The Amazon Braket TN1 simulator is a managed, high-performance tensor network simulator that is used for structured quantum circuits. A tensor network simulator encodes quantum circuits into a structured graph to find the best way to compute the outcome of the circuit. TN1 can simulate certain types of quantum circuits up to 50 qubits in size. For example, you could use TN1 to simulate a 45-qubit circuit to validate your quantum algorithm at a much large scale.

The cost of using the Amazon Braket managed simulators is based on the duration of each simulation task. You are billed at a per-minute rate, in increments of one millisecond, for the time your simulation takes to execute. When you use either managed simulator, you are billed for a minimum of 3 seconds per simulation.

The Amazon Braket SV1 simulator is billed at a rate of $0.075 per minute.

The Amazon Braket TN1 simulator is billed at a rate of $0.275 per minute.

AWS Free Tier

Amazon Braket is part of AWS Free Tier. When you begin using Amazon Braket managed simulators, the AWS Free Tier provides you one hour of simulation time for which you will not be charged. This applies to simulation time on SV1, TN1 or a combination of both. After you use the one free-tier hour, you pay the standard rates quoted above for any incremental time.

Quantum Computers

There are two pricing components when using a quantum computer, or quantum processing unit (QPU), on Amazon Braket: a per-shot fee and a per-task fee.

A shot is a single execution of a quantum algorithm on a QPU. For example, a shot is a single pass through each stage of a complete quantum circuit on a gate-based QPU from IonQ or Rigetti. When you use a D-Wave quantum annealer, a shot is when you obtain a result sample of a quantum annealing problem. The per-shot pricing depends on the type of QPU used. The per-shot price is not affected by the number or type of gates used in a quantum circuit or the number of variables used in a quantum annealing problem.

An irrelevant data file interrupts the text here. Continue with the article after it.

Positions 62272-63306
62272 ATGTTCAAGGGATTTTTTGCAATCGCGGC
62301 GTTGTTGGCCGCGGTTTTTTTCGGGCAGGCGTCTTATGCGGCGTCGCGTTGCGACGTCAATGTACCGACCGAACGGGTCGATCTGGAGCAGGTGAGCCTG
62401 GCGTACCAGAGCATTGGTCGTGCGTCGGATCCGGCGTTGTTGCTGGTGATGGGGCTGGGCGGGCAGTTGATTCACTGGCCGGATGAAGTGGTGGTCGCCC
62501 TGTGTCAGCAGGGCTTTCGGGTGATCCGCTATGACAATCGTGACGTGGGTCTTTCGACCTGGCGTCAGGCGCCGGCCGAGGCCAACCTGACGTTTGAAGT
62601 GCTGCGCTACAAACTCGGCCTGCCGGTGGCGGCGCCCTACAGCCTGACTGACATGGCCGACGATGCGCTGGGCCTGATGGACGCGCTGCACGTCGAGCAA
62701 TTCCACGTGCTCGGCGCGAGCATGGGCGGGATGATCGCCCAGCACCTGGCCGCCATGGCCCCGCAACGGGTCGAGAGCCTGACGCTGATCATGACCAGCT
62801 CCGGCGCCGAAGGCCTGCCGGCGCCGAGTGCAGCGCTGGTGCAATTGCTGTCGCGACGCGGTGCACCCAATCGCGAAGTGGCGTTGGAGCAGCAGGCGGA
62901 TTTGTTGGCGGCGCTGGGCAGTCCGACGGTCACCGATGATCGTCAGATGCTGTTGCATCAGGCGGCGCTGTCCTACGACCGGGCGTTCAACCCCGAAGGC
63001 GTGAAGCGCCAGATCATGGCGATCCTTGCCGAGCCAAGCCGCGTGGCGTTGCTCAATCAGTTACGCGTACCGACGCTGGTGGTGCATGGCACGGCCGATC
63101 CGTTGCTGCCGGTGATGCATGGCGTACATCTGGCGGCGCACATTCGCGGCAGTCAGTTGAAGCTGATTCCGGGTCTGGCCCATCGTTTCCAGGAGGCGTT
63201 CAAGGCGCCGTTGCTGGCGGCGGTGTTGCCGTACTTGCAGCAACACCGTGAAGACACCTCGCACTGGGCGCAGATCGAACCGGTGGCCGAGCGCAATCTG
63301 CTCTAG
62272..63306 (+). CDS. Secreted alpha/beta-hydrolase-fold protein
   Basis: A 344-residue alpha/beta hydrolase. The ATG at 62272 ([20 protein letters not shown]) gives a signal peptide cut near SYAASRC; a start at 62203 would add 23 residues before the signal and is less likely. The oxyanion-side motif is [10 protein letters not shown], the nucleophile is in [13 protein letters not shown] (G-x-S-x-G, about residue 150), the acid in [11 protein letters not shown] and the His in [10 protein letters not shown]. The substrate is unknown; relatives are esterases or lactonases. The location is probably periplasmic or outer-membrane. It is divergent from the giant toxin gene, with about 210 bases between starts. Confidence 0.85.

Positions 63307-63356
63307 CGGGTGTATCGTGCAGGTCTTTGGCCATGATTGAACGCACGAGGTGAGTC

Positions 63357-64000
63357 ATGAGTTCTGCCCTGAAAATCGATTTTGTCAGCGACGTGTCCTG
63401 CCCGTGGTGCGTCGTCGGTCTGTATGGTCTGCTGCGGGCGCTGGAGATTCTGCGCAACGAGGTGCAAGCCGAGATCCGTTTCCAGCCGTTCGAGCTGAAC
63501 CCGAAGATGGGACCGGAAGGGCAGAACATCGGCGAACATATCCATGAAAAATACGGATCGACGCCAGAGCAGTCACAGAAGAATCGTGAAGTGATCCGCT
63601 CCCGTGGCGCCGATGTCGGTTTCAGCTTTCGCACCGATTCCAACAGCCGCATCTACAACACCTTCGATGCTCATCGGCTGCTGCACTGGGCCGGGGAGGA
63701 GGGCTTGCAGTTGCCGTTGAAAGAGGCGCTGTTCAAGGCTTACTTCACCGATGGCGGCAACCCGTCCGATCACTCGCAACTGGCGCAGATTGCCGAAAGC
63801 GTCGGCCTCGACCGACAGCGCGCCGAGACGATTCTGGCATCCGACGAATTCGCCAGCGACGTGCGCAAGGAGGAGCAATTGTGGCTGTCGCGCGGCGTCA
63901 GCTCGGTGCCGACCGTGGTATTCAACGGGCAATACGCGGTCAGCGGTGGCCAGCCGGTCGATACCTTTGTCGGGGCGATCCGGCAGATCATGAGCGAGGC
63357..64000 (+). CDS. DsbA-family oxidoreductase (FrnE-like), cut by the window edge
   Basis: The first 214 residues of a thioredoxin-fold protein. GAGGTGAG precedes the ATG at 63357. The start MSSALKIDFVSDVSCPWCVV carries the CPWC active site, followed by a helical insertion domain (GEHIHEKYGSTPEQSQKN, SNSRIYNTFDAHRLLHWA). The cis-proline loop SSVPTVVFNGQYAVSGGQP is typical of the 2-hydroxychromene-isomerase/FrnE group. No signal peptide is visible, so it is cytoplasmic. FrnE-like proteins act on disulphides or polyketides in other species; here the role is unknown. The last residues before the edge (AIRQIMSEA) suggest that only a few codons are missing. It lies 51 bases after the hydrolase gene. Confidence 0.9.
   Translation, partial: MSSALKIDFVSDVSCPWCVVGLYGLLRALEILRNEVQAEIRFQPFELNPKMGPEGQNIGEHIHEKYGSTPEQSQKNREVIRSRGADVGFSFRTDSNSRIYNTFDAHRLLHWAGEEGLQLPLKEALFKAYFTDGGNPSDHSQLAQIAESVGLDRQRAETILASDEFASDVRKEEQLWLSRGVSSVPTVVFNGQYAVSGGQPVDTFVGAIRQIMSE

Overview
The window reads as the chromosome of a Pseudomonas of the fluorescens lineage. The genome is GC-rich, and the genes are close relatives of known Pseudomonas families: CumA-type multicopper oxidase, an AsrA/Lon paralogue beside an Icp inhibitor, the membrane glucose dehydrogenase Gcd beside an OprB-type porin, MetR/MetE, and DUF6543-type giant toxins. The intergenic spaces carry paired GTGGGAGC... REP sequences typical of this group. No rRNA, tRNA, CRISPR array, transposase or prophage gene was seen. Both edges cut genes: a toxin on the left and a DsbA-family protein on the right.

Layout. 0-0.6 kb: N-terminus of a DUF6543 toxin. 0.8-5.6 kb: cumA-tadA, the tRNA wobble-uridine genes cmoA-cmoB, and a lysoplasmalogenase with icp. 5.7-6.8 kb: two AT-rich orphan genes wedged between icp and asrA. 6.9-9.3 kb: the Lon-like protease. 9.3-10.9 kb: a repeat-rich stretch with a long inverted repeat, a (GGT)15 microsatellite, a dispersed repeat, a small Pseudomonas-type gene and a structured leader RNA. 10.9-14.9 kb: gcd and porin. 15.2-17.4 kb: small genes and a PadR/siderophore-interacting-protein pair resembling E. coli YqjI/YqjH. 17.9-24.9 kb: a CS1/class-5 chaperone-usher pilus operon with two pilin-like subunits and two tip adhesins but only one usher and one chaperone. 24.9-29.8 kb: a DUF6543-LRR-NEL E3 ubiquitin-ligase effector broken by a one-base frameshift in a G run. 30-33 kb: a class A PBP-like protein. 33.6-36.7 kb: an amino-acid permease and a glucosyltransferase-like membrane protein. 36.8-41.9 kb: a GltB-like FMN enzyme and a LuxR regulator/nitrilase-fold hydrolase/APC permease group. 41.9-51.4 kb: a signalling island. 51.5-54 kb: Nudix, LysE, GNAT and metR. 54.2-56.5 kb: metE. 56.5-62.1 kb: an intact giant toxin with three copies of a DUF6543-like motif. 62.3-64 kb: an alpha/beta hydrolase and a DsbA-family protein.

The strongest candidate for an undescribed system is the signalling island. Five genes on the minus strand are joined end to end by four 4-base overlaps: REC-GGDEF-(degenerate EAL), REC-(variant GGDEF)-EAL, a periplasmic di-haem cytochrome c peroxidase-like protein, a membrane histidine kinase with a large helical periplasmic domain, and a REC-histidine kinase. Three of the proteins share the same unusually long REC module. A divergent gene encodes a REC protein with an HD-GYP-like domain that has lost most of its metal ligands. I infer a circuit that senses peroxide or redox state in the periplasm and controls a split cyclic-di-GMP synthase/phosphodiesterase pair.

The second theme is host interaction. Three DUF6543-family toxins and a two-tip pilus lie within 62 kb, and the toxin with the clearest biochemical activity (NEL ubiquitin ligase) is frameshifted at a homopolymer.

A task is a sequence of repeated shots based on the same circuit design or annealing problem. You define how many shots you want included in a task when you submit the task to Amazon Braket. Per-task pricing is the same across all QPUs. Pricing for each hardware provider and QPU is in the table below:

Hardware Provider

QPU family

Per-task price

Per-shot price










IonQ device







Pricing Examples

Example #1 – Managed simulator

A developer designs a quantum circuit to use 30 qubits and simulates the circuit using the Amazon Braket managed simulator SV1 ($0.075 per minute). The simulation takes 4 minutes to execute.

Simulation charges: $0.30 = $0.075 / minute x 4 minutes
Total charges: $0.30

Example #2 – Quantum annealer

A researcher runs a quantum annealing problem on the D-Wave 2000Q quantum computer. This task includes 2,000 result samples of the same annealing problem. The cost to execute this task includes a per-task charge of $0.30, plus 2,000 shots at a per-shot price of $0.00019.

Task charges: 1 task x $0.30 / task = $0.30
Shots charges: 2,000 shots x $0.00019 / shot = $0.38
Total charges: $0.68 = $0.30 + $0.38

Example #3 – Gate-based QPU

A scientist runs a quantum algorithm on the Rigetti Aspen-8 quantum computer. This task includes 10,000 repeated shots of the same circuit design. The cost to execute this task includes a per-task charge of $0.30, plus 10,000 shots at a per-shot price of $0.00035.

Task charges: 1 task x $0.30 / task = $0.30
Shots charges: 10,000 shots x $0.00035 / shot = $3.50
Total charges: $3.80 = $0.30 + $3.50